RE: [infoguys-list] Source of Revenue for PIs?
- Interesting ideas, Brian. And from someone up so early on a Sunday morning!
I saw one of those signs a few weeks ago on a vehicle that was being driven
very badly. The driver just laughed and flipped me off when he saw me
trying to write down the number to call. I also got his cab & plate
numbers, a physical description and even his last delivery stop. It turned
out that he had altered the 800 number to phone to report his bad driving.
I managed to figure out what the number should have been, and report him
anyway. I suppose he had some 'splainin' to do. It sounds like the calls
are answered by a separate company that does just that. I imagine that the
thing to do would be to bypass them and go straight to the company whose
name is on the truck, offering to follow up on the reports.
Siedow & Associates Investigations
& Custom Legal Support Services
2629 Foothill Blvd. #262
La Crescenta (Los Angeles area), CA 91214
CA Lic. PI #22852
Need economical legal help?
From: Brian Taylor [mailto:betaylor@...]
Sent: Sunday, May 30, 2004 6:34 AM
Subject: [infoguys-list] Source of Revenue for PIs?
Good morning, all - hope your holiday is a good one! Forgive a somewhat
I'm a certified safety auditor and was doing some LexisNexis work today when
I wandered down a research path that suddenly suggested a source of revenues
for PIs as I came across a number of references to the growing concern about
rising insurance premiums and bad employee-drivers. Interestingly, these
people are often not "picked up" by drug testing - they're just bad drivers,
and only *observation* will pick this up prior to the big accident.
Now, we've all seen the "How's My Driving?" signs on some vehicles. This is
exactly the principle - counting on the public to do "surveillance" of your
drivers (and also hoping the sign itself will cause the driver to drive
carefully, but we know how human nature is...).
I don't think this, nor driver surveillance, have been nearly exploited
fully, especially by companies who only have local drivers. The question
is, what do companies do once they have received a complaint? They cannot
simply act on it, unsubstantiated - the legal liability would be huge.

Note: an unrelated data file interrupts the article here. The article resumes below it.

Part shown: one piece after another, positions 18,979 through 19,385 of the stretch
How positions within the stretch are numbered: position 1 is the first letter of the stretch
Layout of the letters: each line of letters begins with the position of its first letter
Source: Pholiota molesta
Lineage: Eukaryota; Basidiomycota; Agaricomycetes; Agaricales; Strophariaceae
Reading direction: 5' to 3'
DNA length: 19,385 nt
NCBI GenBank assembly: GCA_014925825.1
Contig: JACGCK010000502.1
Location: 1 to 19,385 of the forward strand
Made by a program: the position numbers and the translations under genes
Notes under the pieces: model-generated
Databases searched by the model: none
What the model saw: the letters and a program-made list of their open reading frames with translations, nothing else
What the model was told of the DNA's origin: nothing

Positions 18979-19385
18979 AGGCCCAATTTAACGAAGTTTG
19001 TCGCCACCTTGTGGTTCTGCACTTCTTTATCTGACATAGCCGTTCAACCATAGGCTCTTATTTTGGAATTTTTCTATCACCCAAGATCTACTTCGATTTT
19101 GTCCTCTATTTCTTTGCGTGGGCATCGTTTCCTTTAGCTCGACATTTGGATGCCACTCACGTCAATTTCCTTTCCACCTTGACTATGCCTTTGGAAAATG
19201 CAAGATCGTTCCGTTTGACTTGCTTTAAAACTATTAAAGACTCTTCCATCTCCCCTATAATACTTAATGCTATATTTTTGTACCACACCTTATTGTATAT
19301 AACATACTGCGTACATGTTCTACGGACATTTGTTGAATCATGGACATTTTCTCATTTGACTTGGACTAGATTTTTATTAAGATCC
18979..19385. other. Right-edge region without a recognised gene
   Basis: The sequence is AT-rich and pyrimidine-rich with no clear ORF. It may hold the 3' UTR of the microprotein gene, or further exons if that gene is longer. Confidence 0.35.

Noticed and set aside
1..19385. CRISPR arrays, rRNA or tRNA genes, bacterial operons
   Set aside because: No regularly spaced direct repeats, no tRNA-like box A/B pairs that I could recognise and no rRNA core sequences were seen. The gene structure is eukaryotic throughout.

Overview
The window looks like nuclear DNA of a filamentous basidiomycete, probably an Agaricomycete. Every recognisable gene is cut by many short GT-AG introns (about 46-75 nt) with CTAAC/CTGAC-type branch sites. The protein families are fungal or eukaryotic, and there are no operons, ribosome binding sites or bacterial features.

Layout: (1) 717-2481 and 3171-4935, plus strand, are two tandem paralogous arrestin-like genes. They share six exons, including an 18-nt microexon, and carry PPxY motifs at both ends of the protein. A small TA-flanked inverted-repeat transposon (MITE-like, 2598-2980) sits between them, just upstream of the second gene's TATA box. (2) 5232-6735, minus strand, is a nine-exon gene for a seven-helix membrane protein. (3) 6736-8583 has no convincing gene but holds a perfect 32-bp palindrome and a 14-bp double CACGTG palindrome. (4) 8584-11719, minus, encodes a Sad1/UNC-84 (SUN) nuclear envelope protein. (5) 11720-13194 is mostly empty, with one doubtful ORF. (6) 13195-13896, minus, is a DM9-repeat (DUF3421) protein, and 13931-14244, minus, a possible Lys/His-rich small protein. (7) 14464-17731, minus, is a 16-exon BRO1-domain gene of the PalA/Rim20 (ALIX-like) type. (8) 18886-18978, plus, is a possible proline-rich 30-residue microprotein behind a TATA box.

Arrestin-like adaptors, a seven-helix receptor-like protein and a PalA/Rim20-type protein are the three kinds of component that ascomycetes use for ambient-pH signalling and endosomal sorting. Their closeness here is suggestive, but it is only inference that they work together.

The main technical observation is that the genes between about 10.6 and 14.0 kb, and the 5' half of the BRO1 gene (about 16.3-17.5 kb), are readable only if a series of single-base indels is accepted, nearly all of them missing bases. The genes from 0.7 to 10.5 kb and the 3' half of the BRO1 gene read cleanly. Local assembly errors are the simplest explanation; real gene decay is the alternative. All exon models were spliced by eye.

1. When you see a "how's my driving?" sign on a vehicle for a local
firm....contact them and ask the question I just asked - what do they do
when they get a complaint? Why of course, they call you, the specialist!
Offer to investigate (surveillance) complaints they receive from their
800-number service company. A five-minute video of the bad behavior (get a
stabilizing cam since you shoot this on the move, obviously) and bada-bing,
bada-boom...employer can take action.
And it's always nice to have a kicker - make the observation to the prospect
that while you're conducting driving surveillance, you are naturally seeing
lots more than just driving - did he just drop off a box of auto parts at
2. For any other firms who have people driving company vehicles (or their
own cars when on business) locally, why not set up your own call-in number
(stickers for the vehicles are pretty cheap) and also offer driver
surveillance as above, in addition to doing full driver's record and
insurance checks of course.
3. Team up with a drug-testing firm to add that to your package. Sure,
these firms market their services directly, but partnerships always offer
intriguing new possibilities. Be sure the firm you use is DOT-compliant.
4. Remember that every time you sit down in front of a prospect on a
special offer like this, it's entirely possible that he will bring up some
other problem he's having - internal theft, etc - so you'll want to mention
that this is a service you offer "as part of our full slate of
Hope this triggers some ideas!
Cheers - and stay SAFE this weekend!
Brian Taylor, CSA
Community Safety Services
Marysville, WA 98270